The company’s also “delaying the display of some foreground service notifications by up to 10 seconds,” which will give short tasks a brief window to complete before pinging the user.
On-device search with AppSearch;
Searching for things on your Android device is about to get much more powerful. In Android 12 beta 5, Google is introducing AppSearch, an on-device search engine that will let you perform searches for content inside applications, even when your device is offline.
Take, for example, a music app that manages your favorite songs. When you search for a song title in that app, the application will then pass the request to AppSearch to quickly retrieve the matching songs. You’ll then be presented with the search results, and you can start playing your music from there.
By offloading the request to AppSearch, you should receive your results much quicker than before, while also using fewer resources.
Easier Wi-Fi Sharing;
In stock Android 11, if you want to share your current Wi-Fi connection with someone, you can create a QR code easily.
However, in Android 12, you can avoid the barcode scanning and just hit the “Nearby” button you see underneath the QR code in the image above.
That will use Android’s Nearby Share feature to transmit the Wi-Fi credentials to whomever you like.
While scanning the QR code is pretty easy, this new feature allows you to share the connection info with multiple people without handing your phone around for everyone to scan. That’s definitely more convenient!
This feature appeared in the first DP as a hidden item but didn’t make its official debut until the second DP. It operates much as the one-handed mode does in iOS.
First, you activate the feature within Android settings, and then you swipe down anywhere at the bottom of the display. Doing so brings the top half-or-so of the display downwards, allowing you to better reach any buttons, icons, or other features there.
Since this is easily found within Settings, it seems very likely to make it to the stable launch.
When Android 11’s Developer Preview arrived, it packed a nifty double-tap feature that could be enabled with some work on the user’s end. It let users of Pixel phones control hardware or launch apps with a double-tap of the phone’s back.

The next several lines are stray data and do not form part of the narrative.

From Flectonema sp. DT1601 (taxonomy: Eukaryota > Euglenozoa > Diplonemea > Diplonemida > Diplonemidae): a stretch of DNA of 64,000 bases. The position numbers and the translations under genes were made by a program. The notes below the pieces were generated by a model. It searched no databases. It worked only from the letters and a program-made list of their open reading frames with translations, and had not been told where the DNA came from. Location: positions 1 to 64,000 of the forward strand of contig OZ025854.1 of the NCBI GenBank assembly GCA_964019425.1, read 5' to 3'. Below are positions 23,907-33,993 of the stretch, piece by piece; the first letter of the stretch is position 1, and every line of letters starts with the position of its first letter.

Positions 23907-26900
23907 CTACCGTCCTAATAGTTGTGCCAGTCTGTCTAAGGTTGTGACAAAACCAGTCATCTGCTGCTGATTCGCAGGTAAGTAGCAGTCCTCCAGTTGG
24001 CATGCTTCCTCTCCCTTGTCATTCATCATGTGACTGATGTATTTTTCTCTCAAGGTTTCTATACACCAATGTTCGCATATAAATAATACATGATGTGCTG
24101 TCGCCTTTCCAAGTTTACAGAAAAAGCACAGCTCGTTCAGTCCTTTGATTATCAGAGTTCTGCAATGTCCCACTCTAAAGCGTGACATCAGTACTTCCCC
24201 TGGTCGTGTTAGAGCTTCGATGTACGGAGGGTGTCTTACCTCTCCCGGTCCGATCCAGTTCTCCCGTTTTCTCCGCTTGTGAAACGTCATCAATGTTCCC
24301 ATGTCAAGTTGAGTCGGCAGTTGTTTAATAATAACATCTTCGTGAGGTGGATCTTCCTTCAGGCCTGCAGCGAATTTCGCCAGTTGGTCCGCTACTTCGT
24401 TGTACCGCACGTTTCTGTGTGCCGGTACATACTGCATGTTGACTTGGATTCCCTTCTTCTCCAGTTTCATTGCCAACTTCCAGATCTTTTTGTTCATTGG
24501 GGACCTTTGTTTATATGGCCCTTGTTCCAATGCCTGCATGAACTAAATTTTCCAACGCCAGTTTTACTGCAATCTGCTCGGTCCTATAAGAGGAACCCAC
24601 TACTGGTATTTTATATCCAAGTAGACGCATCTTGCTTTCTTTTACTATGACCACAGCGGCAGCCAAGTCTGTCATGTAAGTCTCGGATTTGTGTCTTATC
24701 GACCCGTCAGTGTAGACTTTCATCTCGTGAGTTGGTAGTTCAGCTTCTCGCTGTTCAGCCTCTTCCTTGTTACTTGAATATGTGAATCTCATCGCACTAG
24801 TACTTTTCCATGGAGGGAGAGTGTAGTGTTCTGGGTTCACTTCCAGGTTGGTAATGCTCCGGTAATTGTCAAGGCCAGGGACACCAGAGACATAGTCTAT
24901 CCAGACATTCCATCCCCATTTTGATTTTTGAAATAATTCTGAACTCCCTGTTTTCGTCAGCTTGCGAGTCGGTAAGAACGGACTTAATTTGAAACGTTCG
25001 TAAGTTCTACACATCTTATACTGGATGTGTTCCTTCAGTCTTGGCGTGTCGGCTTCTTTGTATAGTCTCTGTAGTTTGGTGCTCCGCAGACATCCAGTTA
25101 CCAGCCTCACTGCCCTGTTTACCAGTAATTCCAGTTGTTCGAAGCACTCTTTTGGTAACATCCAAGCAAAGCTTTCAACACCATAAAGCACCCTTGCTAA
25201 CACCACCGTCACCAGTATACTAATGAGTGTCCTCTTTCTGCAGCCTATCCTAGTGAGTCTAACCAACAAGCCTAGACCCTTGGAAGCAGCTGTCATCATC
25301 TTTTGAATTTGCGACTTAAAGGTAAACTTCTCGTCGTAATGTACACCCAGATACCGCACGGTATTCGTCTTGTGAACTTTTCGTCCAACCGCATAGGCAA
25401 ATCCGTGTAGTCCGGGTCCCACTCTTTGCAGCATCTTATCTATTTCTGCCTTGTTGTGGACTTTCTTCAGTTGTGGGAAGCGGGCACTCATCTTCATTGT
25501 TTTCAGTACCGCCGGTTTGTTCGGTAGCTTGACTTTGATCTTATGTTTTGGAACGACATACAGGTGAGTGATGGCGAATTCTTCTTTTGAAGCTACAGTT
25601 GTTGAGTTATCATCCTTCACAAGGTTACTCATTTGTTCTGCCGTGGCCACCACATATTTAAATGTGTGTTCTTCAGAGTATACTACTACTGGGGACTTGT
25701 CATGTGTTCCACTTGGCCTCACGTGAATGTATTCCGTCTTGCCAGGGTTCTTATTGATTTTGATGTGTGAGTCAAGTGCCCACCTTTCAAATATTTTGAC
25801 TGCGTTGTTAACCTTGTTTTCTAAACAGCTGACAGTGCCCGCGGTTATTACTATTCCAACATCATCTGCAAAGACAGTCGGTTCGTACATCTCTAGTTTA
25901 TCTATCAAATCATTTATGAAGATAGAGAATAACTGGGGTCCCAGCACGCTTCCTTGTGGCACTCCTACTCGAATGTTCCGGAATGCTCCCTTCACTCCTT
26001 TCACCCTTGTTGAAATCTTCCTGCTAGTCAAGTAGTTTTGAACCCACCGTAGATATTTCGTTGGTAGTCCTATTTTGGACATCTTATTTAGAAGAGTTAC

While it wasn’t an essential control method, it was useful to access important features without touching the screen. Unfortunately, it never made it to Android 11’s stable build.
Now, we can confirm that this feature is definitely coming to Android 12. However, it will likely be exclusive to Pixel phones.
The feature, codenamed Columbus, lets users snag screenshots, open the notification shade, or launch Google Assistant with a simple double-tap on the back of the device.
Google also allows users to adjust the sensitivity of double-taps or disable them entirely if they’re not to their liking.
Haptic-Coupled Audio Effect;
Google is allowing developers to mate haptic feedback patterns with audio in Android 12.
The strength and duration of vibrations are derived from audio cues, adding a more immersive layer to media playback or alerts. “For example, a video calling app could use custom ringtones to identify the caller through haptic feedback, or you could simulate rough terrain in a racing game,” explains Google.
Android 12 Updates via Google Play;
The Android Runtime (ART) will be added to Project Mainline — Google’s Play system updates program.
This will let the firm push key updates to ART and other essential Android 12 services through Google Play, negating the need for full system updates to tweak these facets. Google also notes that more module updates will be pushed through Project Mainline soon, including its aforementioned transcoding improvements.
What does all this mean? It means that Google will be able to get updates to you faster and more efficiently by bypassing your carrier and phone’s OEM.
New Widgets and Widget Organization;